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window, and saw her whisked into a hansom. Their subsequent conversation
is outside the scope of our story.
"Ritter's!" said Ramage to the driver, "Dean Street."
It was rare that Ann Veronica used hansoms, and to be in one was itself
eventful and exhilarating. She liked the high, easy swing of the thing
over its big wheels, the quick clatter-patter of the horse, the passage
of the teeming streets. She admitted her pleasure to Ramage.
And Ritter's, too, was very amusing and foreign and discreet; a little
rambling room with a number of small tables, with red electric light
shades and flowers. It was an overcast day, albeit not foggy, and
the electric light shades glowed warmly, and an Italian waiter with
insufficient English took Ramage's orders, and waited with an appearance
of affection. Ann Veronica thought the whole affair rather jolly. Ritter
sold better food than most of his compatriots, and cooked it better, and
Ramage, with a fine perception of a feminine palate, ordered Vero Capri.
It was, Ann Veronica felt, as a sip or so of that remarkable blend
warmed her blood, just the sort of thing that her aunt would not
approve, to be lunching thus, tete-a-tete with a man; and yet at the
same time it was a perfectly innocent as well as agreeable proceeding.
They talked across their meal in an easy and friendly manner about Ann
Veronica's affairs. He was really very bright and clever, with a sort of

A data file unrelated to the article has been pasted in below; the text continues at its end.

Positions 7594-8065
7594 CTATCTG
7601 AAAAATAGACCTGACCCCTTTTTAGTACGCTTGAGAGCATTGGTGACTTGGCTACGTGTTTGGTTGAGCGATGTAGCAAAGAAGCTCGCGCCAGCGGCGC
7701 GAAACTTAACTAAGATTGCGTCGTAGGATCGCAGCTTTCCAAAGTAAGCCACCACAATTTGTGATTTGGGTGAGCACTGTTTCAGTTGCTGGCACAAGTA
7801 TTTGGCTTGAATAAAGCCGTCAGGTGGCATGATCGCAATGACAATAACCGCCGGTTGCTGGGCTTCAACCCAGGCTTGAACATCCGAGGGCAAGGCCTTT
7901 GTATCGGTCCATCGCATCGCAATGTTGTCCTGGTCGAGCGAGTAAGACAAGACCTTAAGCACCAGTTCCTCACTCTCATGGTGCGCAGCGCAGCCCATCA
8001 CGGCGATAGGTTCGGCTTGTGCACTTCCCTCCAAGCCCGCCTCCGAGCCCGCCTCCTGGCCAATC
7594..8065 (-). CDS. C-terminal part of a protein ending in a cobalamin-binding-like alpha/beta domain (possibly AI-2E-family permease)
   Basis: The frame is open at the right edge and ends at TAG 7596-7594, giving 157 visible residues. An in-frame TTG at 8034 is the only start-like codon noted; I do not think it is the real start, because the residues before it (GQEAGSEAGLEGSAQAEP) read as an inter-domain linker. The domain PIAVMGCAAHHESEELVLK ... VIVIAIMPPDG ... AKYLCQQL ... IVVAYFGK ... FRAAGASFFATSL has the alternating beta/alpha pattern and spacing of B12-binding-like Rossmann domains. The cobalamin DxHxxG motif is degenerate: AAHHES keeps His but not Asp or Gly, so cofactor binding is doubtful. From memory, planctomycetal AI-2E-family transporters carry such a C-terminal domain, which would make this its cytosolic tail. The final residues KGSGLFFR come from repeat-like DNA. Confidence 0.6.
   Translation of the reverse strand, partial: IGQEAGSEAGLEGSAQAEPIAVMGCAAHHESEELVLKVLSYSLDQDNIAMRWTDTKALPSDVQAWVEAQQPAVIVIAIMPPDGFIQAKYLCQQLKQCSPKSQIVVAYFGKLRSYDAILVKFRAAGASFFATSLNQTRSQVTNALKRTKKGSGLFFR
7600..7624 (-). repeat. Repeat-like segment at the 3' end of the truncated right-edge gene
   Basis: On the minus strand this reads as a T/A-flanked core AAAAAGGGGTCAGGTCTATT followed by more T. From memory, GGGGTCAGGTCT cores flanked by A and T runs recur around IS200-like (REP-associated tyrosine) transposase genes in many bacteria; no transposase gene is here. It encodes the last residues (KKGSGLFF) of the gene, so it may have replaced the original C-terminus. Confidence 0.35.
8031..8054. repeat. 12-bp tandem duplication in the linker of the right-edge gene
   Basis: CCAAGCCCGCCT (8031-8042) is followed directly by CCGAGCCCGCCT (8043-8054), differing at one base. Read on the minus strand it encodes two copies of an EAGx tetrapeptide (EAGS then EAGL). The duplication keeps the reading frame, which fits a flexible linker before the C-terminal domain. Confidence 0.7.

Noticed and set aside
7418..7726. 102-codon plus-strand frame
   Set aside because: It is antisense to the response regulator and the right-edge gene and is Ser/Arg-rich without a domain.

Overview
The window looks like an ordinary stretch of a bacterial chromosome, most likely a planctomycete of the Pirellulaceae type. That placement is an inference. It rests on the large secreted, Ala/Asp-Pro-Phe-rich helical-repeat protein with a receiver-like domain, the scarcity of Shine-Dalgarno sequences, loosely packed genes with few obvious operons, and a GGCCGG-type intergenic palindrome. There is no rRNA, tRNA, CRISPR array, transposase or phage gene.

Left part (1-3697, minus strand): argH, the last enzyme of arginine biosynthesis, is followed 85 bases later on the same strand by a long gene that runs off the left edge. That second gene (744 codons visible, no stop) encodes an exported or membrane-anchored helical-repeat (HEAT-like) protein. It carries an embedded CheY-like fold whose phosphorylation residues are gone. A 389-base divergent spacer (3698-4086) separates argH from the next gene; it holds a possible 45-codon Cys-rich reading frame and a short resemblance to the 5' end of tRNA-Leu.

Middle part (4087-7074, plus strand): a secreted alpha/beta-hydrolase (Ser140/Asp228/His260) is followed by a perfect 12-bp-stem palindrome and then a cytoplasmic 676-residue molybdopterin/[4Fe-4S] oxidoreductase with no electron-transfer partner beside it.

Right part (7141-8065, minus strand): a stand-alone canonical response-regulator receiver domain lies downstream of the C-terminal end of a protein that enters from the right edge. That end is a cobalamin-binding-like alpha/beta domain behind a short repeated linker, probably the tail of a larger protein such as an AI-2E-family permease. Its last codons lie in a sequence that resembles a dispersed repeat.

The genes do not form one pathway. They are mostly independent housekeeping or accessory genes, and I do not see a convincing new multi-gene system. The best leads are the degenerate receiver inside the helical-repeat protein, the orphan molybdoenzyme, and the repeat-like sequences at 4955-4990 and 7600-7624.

conversational boldness that was just within the limits of permissible
daring. She described the Goopes and the Fabians to him, and gave him
a sketch of her landlady; and he talked in the most liberal and
entertaining way of a modern young woman's outlook. He seemed to know
a great deal about life. He gave glimpses of possibilities. He roused
curiosities. He contrasted wonderfully with the empty showing-off of
Teddy. His friendship seemed a thing worth having....
But when she was thinking it over in her room that evening vague and
baffling doubts came drifting across this conviction. She doubted how
she stood toward him and what the restrained gleam of his face might
signify. She felt that perhaps, in her desire to play an adequate part
in the conversation, she had talked rather more freely than she ought to
have done, and given him a wrong impression of herself.
That was two days before Christmas Eve. The next morning came a compact
letter from her father.
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